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Not to Worry

How to quiet anxious thoughts

Today, we’ve asked Seth J. Gillihan to share his Tip of the Week.

Like many couples, my wife and I struggled to have kids. It took several months for us to conceive, and then we lost two pregnancies near the end of the first trimester. When the second miscarriage began, my wife lay down beside me on the couch, and we both fell asleep, too sad for words.

It was months before we were ready to try again. But more than a year later, my wife woke me up on a Monday morning with the words I was hoping to hear: “Seth—I’m pregnant!” 

This time around, we worried constantly. I tried to force the worries out of my mind as best I could and think about something else. Although it made sense that I didn’t want to dwell on the possibility that this pregnancy would end like the first two, ignoring my feelings didn’t really work. I’d try to suppress my worries, but they kept creeping back into my thoughts.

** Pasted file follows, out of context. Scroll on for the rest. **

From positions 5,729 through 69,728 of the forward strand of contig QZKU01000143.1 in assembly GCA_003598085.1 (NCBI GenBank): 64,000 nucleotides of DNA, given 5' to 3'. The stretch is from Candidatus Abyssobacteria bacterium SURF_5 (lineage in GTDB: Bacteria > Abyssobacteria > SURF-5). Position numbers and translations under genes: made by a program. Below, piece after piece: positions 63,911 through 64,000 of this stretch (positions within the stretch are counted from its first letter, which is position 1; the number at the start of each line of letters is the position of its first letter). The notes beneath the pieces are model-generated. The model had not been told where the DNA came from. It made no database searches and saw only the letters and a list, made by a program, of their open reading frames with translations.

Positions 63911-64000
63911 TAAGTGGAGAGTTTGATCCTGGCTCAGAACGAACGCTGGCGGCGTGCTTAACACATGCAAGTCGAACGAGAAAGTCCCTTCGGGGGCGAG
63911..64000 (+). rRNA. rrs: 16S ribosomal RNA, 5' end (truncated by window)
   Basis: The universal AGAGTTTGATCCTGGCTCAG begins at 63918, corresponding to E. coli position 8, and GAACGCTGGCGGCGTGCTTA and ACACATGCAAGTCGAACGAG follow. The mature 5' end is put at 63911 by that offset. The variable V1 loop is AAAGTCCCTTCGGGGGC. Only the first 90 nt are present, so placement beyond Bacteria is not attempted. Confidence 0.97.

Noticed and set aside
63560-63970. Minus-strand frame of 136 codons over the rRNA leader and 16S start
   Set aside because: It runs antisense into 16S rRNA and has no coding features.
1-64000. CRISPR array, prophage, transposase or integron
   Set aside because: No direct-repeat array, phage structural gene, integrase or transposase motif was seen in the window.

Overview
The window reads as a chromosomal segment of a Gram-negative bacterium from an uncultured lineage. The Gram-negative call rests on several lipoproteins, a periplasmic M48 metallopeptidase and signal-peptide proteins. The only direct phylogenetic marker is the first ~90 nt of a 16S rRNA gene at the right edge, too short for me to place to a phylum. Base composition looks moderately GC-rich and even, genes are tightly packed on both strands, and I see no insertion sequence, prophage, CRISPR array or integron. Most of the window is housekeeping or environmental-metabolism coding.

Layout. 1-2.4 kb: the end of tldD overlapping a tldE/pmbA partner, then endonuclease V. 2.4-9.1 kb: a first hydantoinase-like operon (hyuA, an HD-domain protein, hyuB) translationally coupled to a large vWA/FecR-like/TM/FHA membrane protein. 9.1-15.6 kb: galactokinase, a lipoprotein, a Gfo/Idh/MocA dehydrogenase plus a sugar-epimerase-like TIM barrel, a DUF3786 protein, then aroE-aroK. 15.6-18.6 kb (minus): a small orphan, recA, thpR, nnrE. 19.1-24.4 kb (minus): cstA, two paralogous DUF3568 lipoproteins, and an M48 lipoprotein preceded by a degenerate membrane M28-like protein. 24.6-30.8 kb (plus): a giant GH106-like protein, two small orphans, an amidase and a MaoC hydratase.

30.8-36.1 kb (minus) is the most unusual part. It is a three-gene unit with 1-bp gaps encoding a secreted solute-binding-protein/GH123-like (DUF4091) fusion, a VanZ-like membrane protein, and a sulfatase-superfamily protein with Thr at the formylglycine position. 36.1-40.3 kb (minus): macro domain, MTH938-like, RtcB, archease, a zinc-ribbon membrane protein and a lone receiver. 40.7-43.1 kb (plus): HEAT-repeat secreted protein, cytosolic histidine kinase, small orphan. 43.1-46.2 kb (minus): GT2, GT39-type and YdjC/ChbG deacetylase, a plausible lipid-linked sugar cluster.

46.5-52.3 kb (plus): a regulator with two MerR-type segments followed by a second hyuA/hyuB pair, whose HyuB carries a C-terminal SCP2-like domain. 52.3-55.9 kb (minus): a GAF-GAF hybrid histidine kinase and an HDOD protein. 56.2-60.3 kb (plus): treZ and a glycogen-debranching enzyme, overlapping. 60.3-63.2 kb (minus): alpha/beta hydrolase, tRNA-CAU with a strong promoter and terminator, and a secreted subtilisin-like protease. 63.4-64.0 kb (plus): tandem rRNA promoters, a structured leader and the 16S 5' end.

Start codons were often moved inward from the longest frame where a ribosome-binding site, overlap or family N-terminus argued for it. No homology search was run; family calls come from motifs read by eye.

What’s a more effective way to reduce worry? Focusing on the present. A recent study found that participants who gently focused their attention on the sounds around them with “interest and curiosity” were better able to decrease their worry in the moment compared to when they tried to push away their anxious thoughts.   

If I could go back and talk to my 32-year-old self, I would tell him this: Your worries are understandable, but trying to ignore those fears only makes them stronger. It’s more helpful to redirect your attention to the present. For example, place your hands on the table when you’re eating a meal. Feel how solid it is. When you’re lost in fearful fantasies about the future, let your senses guide you back to what’s real—right here, right now.  

Don’t try to pretend everything is OK when you’re worried.

Do focus your attention on the present to ease your worries about the future. When young people feel anxious, help them redirect their attention to what they feel, hear, and see at this moment. Let them know that when their mind is filled with future-focused What ifs, they can guide their awareness back to What is

With courage and gratitude,

Seth J. Gillihan is a clinical psychologist, therapist, and the author, most recently, of  Mindful Cognitive Behavioral Therapy: A Simple Path to Healing, Hope, and Peace. He lives near Philadelphia with his wife and three kids.